Which Joe gave his name to ‘sloppy joes’? We look at five interesting sandwiches and their lexical origins.
A state in southern Mexico; capital, Pachuca de Soto.
(in Spanish-speaking regions) a gentleman.
- ‘Because Arab invaders did not vanquish the Basques, the Spanish Crown considered them hidalgos, or noblemen.’
- ‘The Spanish government faced a policy problem: how to insure a ‘decent’ standard of living to the Spanish hidalgos who were not supposed to work with their hands.’
- ‘The dissolution of the Jesuits also gave impetus to reformers in Charles III's Spain, where secondary schools, such as the Madrid seminary of the nobility, were created to educate the hidalgos.’
- ‘Don Pedro's arc moves him from proud hidalgo to magnificent obsessive, an all-macho embodiment of the extremes of empowerment, totally devoid of any self-doubt.’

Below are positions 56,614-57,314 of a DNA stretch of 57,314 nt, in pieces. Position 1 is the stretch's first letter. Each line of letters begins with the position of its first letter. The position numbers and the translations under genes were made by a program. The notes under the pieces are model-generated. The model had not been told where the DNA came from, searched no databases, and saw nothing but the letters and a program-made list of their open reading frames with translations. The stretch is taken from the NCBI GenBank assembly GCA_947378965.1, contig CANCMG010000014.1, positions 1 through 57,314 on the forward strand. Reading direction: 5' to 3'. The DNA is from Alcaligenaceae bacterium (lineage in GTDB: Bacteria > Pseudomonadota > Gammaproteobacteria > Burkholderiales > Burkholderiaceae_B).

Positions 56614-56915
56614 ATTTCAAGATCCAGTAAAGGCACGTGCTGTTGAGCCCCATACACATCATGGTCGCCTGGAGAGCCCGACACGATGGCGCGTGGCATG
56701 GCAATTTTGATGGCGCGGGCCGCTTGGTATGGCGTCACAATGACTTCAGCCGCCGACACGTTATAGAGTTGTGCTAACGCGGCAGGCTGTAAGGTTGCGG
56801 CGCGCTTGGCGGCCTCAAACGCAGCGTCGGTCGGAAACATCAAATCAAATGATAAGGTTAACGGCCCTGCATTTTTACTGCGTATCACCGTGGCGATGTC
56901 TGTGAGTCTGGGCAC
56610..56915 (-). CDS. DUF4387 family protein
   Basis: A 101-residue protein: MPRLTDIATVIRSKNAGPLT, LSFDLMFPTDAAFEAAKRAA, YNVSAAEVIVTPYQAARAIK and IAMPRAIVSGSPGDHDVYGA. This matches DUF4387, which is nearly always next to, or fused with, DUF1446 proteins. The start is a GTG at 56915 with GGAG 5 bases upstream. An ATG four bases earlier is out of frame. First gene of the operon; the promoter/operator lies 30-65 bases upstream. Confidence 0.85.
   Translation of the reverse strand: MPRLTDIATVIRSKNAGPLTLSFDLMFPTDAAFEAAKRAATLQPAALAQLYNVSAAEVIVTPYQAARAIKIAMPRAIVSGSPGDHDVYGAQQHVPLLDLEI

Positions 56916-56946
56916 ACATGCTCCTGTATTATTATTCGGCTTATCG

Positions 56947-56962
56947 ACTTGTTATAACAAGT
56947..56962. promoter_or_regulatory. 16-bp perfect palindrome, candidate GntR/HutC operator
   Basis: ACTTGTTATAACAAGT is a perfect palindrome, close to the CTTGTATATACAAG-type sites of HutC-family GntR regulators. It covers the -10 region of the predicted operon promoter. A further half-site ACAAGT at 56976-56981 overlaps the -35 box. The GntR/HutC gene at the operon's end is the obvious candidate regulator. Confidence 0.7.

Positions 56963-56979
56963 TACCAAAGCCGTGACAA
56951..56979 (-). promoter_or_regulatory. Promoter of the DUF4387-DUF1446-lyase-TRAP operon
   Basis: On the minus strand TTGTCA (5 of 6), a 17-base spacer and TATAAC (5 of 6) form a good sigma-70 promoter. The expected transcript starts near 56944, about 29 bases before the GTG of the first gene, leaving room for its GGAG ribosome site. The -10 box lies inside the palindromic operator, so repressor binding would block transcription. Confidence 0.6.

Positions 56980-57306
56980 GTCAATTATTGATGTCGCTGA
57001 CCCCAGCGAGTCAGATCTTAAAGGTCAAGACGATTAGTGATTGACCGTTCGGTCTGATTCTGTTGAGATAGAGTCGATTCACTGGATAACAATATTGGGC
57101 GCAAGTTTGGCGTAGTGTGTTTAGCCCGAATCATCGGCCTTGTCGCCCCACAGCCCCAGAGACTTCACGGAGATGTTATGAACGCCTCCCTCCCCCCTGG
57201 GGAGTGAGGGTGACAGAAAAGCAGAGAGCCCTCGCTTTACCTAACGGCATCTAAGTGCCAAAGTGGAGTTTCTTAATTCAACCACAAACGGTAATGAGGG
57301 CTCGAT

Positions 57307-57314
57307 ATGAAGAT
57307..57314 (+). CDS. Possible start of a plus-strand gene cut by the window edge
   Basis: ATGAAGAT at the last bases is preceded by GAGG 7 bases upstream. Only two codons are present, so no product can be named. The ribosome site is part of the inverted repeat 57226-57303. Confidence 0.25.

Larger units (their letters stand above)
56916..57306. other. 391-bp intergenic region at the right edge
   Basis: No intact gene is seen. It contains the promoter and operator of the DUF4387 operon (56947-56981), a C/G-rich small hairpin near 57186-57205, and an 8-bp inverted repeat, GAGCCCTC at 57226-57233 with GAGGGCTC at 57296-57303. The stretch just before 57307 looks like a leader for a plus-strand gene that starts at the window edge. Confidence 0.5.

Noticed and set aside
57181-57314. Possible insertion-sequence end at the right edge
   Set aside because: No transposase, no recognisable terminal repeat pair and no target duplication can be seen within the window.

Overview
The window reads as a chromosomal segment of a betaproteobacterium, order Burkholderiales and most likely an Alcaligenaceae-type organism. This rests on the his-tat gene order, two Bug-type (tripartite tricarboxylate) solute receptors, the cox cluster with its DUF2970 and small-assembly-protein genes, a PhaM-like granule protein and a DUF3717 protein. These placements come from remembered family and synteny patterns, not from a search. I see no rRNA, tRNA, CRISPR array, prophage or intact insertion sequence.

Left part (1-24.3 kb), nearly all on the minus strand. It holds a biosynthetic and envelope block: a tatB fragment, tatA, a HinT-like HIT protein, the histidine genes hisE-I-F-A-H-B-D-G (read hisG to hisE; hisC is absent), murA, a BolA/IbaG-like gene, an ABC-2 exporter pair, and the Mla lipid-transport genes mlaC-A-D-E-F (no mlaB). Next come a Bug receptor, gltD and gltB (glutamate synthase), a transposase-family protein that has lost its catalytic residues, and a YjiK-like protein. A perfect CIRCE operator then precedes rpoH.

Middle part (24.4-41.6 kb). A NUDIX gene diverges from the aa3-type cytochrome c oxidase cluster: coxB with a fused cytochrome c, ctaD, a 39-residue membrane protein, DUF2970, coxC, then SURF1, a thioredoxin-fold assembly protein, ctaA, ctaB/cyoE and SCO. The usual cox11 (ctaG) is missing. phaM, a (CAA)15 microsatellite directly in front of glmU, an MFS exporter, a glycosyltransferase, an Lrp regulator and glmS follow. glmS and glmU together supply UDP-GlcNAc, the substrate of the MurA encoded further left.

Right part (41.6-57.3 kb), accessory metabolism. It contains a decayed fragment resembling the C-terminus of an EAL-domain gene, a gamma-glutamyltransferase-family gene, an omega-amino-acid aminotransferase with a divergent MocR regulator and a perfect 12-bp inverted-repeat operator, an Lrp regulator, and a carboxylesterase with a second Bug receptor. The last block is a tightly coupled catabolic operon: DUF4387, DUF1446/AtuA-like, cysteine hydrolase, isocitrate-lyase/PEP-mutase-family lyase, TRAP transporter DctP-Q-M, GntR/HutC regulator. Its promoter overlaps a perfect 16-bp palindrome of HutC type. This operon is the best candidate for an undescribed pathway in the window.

- ‘Don Quixote is really an impoverished hidalgo named Alonso Quijano - or is it Quijada?’
Late 16th century: Spanish, from hijo de algo, literally son of something (i.e., of an important person).
We take a look at several popular, though confusing, punctuation marks.
From Afghanistan to Zimbabwe, discover surprising and intriguing language facts from around the globe.
The definitions of ‘buddy’ and ‘bro’ in the OED have recently been revised. We explore their history and increase in popularity.